By Kehkashan Dadwani, MPIA ’14


Prior to leaving for India, I had a few reservations about what to expect after I landed in a country my grandparents had called their own prior to 1947. Due to my Pakistani birth, I had issues acquiring a visa even though I’m a US citizen. Furthermore, I heard nothing but warnings from my family and friends.

When I boarded my flight, I expected everything that could possibly go wrong to go wrong. To my surprise, my travels to India couldn’t have been better. But, would one great experience convince me to relocate to India in the future? I’m still letting the thought marinate.

Being able to speak Hindi and look like a native was my golden ticket for getting around in New Delhi without a hassle. If I did ever make the decision to move to India, the transition would be smooth in that regard. Most of my Indian counterparts speak English and dress in Western wear. Having an affinity for Indian foods – and the scorching spices that made everyone else sweat while in India – also helps. Did I mention I could now put down “expert haggler” on my resume as well?

One of my biggest concerns about India was being accepted due to my heritage. It is no secret that Indians and Pakistanis are quite hostile towards each other, even if it’s just playing a “friendly” game of cricket. However, I was welcomed into the country with open arms. Most locals I met were far friendlier than those I encountered at the embassy in Houston, and were delighted to have a Pakistani American in their country.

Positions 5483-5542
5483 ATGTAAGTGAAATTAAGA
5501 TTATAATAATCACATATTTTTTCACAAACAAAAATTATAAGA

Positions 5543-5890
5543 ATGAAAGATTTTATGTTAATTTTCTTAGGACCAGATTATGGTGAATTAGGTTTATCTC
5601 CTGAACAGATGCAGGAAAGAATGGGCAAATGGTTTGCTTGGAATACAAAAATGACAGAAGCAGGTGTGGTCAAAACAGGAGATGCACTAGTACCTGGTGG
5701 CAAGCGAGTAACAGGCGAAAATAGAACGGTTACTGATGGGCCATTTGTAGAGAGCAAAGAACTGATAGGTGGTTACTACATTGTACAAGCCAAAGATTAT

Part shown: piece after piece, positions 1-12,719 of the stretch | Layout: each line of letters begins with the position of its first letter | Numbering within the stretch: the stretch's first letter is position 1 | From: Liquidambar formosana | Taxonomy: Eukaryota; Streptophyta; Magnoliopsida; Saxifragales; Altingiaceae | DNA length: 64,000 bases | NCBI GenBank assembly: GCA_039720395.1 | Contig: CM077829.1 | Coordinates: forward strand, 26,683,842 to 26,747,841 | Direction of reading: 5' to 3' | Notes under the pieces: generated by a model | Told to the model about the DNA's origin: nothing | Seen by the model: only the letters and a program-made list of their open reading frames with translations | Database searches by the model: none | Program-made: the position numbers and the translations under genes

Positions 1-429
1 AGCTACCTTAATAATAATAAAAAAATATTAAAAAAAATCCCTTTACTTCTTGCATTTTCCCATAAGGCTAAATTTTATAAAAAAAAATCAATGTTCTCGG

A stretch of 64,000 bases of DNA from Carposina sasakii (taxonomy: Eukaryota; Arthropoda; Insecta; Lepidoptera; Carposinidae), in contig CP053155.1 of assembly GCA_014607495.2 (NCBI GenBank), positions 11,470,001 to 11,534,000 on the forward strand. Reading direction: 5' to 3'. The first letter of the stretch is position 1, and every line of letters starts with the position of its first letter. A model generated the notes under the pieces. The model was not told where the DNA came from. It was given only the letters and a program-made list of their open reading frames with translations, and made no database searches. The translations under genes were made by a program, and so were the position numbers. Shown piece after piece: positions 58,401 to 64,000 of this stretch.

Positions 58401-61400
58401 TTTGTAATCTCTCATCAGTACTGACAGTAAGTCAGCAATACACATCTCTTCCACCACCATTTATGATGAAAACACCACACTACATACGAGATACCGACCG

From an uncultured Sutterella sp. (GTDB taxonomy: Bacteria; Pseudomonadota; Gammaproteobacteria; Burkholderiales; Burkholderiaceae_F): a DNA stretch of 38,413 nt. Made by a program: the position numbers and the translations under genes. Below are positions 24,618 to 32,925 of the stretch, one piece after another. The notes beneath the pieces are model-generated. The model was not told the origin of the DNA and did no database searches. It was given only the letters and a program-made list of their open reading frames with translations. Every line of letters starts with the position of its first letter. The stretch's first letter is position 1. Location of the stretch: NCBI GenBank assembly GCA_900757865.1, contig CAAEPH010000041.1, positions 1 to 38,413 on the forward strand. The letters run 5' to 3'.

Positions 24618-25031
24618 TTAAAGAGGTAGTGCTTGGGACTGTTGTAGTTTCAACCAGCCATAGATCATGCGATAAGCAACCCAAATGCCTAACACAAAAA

Well, this place just sounds fantastic for me, why wouldn’t I want to live there? Having lived in the US for over 14 years, I realize we sometimes forget we take certain things for granted. For example, as Americans we’re always complaining about one thing or another: it’s too hot, it’s too cold, the streets are too dirty, people can’t drive and it can go on and on. Well, let’s have a rundown of India. Most housing doesn’t come with central heating (hooray for being in India over winter break), the streets are always dirty, smog covers the city by 2 p.m., and if you think Americans are bad drivers, then au contraire! Traffic lanes and traffic signals are only a mild suggestion in India. Beyond first world issues, inequality of women and the caste system certainly keeps me from wanting to relocate to India.

Being in India with my peers, Dr. Kishore Gawande and Dr. Nirmal Goswami was an experience I wouldn’t have been able to encounter on my own. Having the opportunity to visit Indian slums, meet with ranking Indian officials, and attend a small Bollywood film premiere set up for professionals only enhanced my international experience, which added to my personal and professional growth. India is a beautiful country that, while paradoxical, I’d rather enter as a visitor than a resident.